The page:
PhD studentship in Psychology (closing date 28th April 2017)
The effect of CPAP therapy on memory consolidation and sleep architecture in adults with obstructive sleep apnoea syndrome.
Supervisors: Dr Lisa Henderson, Department of Psychology & Professor Gareth Gaskell, Department of Psychology;
Industry Supervisor: John White (York NHS Hospital Trust)
Obstructive Sleep Apnoea Syndrome (OSAS) affects 2-4% of adults. It is characterised by repeated episodes of upper airway obstruction during sleep, resulting in hypoxia and disturbed sleep. OSAS is strongly linked to obesity, poor mental health and impaired cognitive function, creating a substantial socio-economic burden.
Sleep affects the consolidation process that strengthens newly formed memories. A strongly supported view is that newly encountered information is first stored temporarily in the hippocampus, with components of sleep such as “slow oscillations” (<1 Hz) promoting transfer to longer-term neocortical sites. Few studies have examined memory consolidation in patients with OSAS, with no studies incorporating EEG to examine whether impariments in memory consolidatioin are linked to poor sleep patterns.
OSAS is treated with Continuous Positive Airway Pressure (CPAP), requiring patients to wear a face mask during sleep to regulate breathing. Preliminary evidence suggests that CPAP can lead to immediate changes in sleep architecture, including increased slow-wave sleep. However, we do not know if these benefits maintain over time and/or extend to memory consolidation. By addressing these gaps, the proposed research will have clear clinical value and broader benefits for advancing theories of sleep-dependent consolidation across patient and non-patient populations.
Depending on experience, this studentship is available as either a 1+3 or a +3 basis. Students on a 1+3 programme will undertake the UoY's Masters in Social Research, covering ESRC's core training requirements. Funding will cover: (i) a tax-free stipend at the standard Research Council rate (£14,296 for 2016-2017), (ii) research costs, and (iii) tuition fees at the UK/EU rate. Full studentships are available to UK and EU students who meet the ESRC residency requirements (for further details see the ESRC Funding Guide, page 9 and Annex 1). Students from EU countries who do not meet the ESRC residency requirements may still be eligible for a fees-only award. Your eligibility for the studentship will be assessed once you submit a formal application.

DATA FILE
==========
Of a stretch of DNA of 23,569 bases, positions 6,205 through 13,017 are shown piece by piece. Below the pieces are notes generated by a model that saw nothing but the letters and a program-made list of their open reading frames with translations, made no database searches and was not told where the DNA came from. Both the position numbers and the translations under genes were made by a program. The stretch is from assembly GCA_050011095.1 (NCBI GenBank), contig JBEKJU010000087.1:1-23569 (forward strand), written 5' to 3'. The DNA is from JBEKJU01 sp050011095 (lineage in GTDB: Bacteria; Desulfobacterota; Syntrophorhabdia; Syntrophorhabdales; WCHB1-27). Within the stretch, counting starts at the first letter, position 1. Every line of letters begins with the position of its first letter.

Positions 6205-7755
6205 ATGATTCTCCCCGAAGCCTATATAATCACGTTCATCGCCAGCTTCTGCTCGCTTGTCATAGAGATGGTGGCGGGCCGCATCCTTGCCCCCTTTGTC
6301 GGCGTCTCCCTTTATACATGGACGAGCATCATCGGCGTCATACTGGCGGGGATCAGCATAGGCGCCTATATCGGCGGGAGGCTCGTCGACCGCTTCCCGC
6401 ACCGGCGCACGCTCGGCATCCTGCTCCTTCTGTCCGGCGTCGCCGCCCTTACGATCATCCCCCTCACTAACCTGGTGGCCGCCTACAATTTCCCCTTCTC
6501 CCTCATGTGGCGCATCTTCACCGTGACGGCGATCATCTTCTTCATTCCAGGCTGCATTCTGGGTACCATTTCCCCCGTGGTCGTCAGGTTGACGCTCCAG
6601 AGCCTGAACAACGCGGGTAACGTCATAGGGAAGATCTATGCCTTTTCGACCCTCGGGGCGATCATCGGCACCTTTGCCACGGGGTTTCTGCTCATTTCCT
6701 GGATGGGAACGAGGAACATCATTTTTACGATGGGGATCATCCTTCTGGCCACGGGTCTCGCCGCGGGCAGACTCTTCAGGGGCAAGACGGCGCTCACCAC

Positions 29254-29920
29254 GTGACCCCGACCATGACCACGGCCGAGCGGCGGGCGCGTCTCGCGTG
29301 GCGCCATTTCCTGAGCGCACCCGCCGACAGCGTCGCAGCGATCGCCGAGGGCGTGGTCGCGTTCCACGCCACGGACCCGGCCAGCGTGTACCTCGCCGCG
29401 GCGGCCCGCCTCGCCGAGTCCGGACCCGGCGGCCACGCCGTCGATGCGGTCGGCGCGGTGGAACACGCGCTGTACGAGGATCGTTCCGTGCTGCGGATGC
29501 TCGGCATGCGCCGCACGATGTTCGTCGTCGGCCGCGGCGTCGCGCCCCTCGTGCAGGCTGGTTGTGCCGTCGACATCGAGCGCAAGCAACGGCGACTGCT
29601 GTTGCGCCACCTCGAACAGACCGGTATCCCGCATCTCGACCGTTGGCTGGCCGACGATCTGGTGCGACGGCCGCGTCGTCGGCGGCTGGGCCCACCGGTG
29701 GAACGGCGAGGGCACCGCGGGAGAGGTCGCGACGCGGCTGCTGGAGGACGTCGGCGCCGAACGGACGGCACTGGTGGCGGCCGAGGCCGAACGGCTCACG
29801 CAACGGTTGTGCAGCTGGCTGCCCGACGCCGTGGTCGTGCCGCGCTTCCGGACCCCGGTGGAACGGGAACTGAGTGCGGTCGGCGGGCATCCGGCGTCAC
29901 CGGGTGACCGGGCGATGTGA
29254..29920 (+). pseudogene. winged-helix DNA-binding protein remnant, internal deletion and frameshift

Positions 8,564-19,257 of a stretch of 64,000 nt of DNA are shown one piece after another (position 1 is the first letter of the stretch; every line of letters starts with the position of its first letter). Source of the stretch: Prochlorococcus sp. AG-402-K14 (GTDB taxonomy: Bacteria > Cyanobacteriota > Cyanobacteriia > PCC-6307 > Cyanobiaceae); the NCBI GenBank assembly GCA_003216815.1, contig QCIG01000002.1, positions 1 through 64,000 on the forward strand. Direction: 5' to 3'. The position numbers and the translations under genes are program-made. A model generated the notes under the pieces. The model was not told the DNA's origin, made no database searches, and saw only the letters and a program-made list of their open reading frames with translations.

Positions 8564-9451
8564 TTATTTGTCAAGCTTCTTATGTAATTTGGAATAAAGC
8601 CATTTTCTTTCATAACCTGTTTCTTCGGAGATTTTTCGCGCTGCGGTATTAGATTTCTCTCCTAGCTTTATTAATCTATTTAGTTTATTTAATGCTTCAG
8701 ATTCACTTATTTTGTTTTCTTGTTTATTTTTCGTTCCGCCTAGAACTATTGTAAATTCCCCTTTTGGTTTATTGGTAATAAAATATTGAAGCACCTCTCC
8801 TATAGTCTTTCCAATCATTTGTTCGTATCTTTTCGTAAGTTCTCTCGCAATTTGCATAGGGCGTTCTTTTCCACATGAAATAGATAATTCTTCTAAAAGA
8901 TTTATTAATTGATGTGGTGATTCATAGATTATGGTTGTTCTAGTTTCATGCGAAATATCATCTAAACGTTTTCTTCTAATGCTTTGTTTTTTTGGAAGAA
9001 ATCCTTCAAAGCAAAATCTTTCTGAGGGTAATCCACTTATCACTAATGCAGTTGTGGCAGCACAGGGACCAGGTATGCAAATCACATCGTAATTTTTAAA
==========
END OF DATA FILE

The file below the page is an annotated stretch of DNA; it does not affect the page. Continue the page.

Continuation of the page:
Essential: BSc degree in Psychology, Biology, Medical Sciences or a related discipline at 2.1 or above, with excellent project mark (completed or expected by October 2017); previous experience with designing research studies and collecting data from human participants; firm interest in sleep, memory and/or clinical practice.
Desirable: Relevant Masters degree; experience of conducting research on sleep and/or in a clinical context; experience of recruiting adults for research studies; experience and knowledge of sleep or wake-based EEG, including methodology and analysis; excellent grades in research design and/or statistics.
This PhD project is part of the ESRC White Rose Doctoral Training Centre. By combining the expertise of the Universities of Leeds, Sheffield and York, the DTC delivers excellent supervision, first class training and vibrant intellectual environments for postgraduate research students.
Shortlisted applicants will be invited for interview at the University of York the 20th April.
Some or all of the PhD opportunities in this programme have funding attached. Applications for this programme are welcome from suitably qualified candidates worldwide. Funding may only be available to a limited set of nationalities and you should read the full programme details for further information.
FTE Category A staff submitted: 24.90
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